Another BBC podcast (or listen live on the radio) is In Our Time, in which novelist and presenter Melvyn Bragg discusses mainly historical issues with a select panel. The programme covers a wide range of history, science, politics and religion. This week’s topic was Hadrian’s Wall, in the north of England. Hadrian’s Wall was the largest Roman structure built anywhere and can be seen as a vanity project for the Emperor Hadrian or as a means of keeping out the warring Picts, based to the north, in what is now southern Scotland. While there is some evidence of how and why the wall was built, much is still speculation, with only 5% of the wall having been excavated.
This was an intriguing discussion and I learned much as I made may way slowly on my bike, up Starvation Brae about 2k from my home. It’s a very steep climb with 4 corners and the unsuspecting cyclist (or runner) can be fooled into thinking that you are at the top, when in fact, there’s 3 more steep climbs. However, inspired by Bradley Wiggins’ Le tour victory (and the excellent articles in this morning Guardian which popped through the letter box), I focused on listening to In Our Time, gritted my teeth, pushed my legs and breathed a great sigh of relief (and satisfaction) at the top. I’m not sure why it’s called Starvation Brae – brae means hill but it could have something to do with people having to walk long distances to get food.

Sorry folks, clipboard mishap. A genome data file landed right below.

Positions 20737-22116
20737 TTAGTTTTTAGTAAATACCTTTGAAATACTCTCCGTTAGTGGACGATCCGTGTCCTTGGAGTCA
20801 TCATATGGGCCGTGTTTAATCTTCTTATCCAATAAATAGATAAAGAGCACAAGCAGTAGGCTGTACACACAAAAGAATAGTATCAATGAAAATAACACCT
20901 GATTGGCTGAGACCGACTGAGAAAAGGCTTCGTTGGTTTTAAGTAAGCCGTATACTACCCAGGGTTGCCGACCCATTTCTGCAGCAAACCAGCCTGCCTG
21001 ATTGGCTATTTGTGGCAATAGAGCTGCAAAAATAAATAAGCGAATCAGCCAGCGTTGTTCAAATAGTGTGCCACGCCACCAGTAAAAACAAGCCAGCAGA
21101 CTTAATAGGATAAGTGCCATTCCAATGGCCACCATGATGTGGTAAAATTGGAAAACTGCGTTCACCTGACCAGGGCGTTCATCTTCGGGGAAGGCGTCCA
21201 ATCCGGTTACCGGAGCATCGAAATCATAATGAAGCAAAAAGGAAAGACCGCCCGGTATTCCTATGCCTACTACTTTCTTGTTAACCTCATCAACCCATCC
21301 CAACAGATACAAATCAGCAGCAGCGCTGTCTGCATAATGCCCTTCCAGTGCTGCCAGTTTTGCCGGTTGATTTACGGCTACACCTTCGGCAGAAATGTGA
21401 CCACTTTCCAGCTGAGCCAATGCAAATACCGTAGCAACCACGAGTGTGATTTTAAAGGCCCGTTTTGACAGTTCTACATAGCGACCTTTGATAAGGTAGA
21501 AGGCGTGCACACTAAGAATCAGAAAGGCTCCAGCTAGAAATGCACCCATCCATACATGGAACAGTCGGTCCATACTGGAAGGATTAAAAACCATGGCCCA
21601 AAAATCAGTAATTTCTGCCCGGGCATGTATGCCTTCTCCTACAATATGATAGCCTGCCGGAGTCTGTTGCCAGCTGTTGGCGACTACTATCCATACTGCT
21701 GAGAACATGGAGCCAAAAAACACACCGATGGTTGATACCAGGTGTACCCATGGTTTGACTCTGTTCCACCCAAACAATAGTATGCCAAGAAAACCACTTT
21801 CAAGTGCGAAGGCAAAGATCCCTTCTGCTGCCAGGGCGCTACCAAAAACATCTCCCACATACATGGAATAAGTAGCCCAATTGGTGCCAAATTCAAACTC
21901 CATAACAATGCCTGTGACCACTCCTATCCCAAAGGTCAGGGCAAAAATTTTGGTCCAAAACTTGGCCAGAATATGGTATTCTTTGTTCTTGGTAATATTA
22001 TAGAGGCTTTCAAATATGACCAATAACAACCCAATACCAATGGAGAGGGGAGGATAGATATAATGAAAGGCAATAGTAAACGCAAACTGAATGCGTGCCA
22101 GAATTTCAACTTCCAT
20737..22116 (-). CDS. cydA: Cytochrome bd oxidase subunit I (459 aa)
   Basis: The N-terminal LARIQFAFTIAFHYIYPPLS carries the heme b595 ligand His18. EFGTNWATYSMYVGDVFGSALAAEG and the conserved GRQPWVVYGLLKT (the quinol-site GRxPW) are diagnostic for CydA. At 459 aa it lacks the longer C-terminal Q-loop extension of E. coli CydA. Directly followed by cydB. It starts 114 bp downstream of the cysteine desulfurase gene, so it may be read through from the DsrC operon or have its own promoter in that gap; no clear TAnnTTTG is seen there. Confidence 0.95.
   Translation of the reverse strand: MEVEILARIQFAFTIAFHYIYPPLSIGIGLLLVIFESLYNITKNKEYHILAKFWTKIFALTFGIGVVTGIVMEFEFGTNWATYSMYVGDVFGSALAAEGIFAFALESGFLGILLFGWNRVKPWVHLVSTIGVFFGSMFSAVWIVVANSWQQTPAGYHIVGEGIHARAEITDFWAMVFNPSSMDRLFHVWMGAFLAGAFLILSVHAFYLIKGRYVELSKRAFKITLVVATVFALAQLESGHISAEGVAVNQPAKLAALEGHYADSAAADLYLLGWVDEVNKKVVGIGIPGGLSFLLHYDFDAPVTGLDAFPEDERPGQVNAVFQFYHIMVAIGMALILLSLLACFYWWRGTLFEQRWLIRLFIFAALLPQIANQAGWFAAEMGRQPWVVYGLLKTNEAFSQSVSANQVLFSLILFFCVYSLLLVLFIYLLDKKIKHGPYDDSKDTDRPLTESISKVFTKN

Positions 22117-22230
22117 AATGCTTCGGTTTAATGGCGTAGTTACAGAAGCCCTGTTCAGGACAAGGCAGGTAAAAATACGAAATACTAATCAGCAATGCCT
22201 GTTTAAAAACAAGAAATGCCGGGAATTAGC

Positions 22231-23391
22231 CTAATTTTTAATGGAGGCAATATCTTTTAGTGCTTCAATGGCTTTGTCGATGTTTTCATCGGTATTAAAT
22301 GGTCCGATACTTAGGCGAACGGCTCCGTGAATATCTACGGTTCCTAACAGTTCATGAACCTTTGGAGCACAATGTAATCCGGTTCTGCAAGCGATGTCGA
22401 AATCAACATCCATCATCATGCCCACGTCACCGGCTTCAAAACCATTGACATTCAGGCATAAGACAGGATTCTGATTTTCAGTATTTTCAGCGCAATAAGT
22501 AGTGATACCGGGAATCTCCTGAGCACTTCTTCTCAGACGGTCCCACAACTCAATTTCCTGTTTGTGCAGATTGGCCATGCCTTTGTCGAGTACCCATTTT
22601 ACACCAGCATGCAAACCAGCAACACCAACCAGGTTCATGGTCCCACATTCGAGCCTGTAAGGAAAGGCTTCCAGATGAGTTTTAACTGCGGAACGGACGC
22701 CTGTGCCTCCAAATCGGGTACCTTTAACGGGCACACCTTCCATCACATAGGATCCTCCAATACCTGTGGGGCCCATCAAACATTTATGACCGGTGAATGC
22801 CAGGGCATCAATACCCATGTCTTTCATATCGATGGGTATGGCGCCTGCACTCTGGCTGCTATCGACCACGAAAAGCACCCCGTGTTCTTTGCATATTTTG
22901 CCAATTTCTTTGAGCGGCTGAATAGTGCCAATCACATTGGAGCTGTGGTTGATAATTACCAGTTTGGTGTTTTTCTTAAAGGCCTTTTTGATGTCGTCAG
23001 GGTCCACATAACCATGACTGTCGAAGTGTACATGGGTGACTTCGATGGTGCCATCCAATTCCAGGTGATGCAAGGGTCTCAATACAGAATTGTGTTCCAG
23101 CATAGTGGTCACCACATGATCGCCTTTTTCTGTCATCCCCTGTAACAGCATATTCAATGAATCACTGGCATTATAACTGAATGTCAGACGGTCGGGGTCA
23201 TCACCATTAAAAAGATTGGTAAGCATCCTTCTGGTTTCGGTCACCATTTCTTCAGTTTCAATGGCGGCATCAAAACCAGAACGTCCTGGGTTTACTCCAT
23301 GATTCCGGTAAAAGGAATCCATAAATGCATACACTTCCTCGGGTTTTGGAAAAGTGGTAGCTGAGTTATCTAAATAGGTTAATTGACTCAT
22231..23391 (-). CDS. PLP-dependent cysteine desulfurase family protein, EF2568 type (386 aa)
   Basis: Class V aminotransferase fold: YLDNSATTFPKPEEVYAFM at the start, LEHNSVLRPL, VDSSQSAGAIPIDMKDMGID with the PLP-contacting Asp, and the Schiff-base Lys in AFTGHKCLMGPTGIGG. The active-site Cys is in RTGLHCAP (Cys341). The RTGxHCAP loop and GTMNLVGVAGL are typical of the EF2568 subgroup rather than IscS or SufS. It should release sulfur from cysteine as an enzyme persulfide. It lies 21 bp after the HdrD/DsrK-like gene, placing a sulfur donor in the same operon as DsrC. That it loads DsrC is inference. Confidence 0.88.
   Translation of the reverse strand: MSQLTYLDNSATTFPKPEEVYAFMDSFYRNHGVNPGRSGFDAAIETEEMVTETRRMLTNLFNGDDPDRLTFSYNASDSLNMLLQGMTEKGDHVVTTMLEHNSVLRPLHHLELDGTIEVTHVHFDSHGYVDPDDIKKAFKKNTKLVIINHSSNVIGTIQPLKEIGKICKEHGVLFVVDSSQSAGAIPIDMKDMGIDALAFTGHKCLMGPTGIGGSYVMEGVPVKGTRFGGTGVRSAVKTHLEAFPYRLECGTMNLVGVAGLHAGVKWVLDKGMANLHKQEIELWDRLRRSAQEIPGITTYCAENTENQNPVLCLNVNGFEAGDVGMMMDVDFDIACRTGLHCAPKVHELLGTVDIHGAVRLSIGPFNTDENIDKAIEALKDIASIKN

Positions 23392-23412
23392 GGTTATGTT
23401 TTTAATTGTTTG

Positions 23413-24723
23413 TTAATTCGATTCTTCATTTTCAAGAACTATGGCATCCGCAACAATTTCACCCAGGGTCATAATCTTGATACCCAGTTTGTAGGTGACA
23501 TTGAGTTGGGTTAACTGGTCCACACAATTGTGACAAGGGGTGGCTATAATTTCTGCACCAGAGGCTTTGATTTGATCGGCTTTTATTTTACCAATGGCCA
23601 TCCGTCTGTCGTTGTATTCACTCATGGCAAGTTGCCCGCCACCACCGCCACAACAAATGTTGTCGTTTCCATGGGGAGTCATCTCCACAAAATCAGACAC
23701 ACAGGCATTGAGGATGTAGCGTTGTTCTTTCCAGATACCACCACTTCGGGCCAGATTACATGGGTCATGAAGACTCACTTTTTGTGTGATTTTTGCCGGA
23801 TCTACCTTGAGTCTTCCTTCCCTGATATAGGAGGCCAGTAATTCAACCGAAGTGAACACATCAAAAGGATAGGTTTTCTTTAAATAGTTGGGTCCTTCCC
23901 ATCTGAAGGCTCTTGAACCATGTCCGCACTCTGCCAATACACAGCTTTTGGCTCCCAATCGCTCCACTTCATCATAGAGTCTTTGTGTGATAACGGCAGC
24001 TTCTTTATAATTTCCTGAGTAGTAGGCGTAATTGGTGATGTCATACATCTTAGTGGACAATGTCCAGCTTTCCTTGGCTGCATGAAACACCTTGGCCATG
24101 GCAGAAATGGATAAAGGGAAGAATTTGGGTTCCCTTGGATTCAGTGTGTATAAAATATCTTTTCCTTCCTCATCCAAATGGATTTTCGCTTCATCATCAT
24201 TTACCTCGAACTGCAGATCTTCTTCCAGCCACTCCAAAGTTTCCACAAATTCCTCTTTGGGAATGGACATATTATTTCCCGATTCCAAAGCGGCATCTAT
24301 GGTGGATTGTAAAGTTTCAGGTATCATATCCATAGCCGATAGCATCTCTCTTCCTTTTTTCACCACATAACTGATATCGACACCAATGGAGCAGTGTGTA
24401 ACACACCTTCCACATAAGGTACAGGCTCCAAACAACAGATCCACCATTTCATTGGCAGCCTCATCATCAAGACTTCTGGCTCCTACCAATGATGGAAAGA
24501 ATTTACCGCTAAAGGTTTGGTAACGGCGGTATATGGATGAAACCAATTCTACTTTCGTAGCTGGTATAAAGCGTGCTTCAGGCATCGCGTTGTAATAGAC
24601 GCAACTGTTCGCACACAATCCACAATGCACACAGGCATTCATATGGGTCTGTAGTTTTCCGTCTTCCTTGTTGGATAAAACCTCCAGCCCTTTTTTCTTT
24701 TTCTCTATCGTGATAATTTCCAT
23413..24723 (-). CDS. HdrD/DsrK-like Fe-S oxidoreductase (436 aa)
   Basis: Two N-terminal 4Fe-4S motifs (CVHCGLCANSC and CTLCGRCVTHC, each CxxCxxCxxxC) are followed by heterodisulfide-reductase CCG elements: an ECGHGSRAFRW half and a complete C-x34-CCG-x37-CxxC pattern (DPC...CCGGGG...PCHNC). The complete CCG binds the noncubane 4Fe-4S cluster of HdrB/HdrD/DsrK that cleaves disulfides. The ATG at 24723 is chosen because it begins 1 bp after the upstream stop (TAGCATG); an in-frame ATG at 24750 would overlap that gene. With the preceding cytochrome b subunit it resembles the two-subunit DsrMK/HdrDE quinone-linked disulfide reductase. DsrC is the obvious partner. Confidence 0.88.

Another walk along the shore near my house, this time with my long zoom lens. I should really take my tripod with me as it’s difficult to keep still holding the long lens. The close up photos you can get however, make it worthwhile and I like the clarity of the pictures below of the shells and the coloured stone. The shoreline is constantly changing, with the tides and the wind, and it makes you appreciate how lucky you are to live near the sea.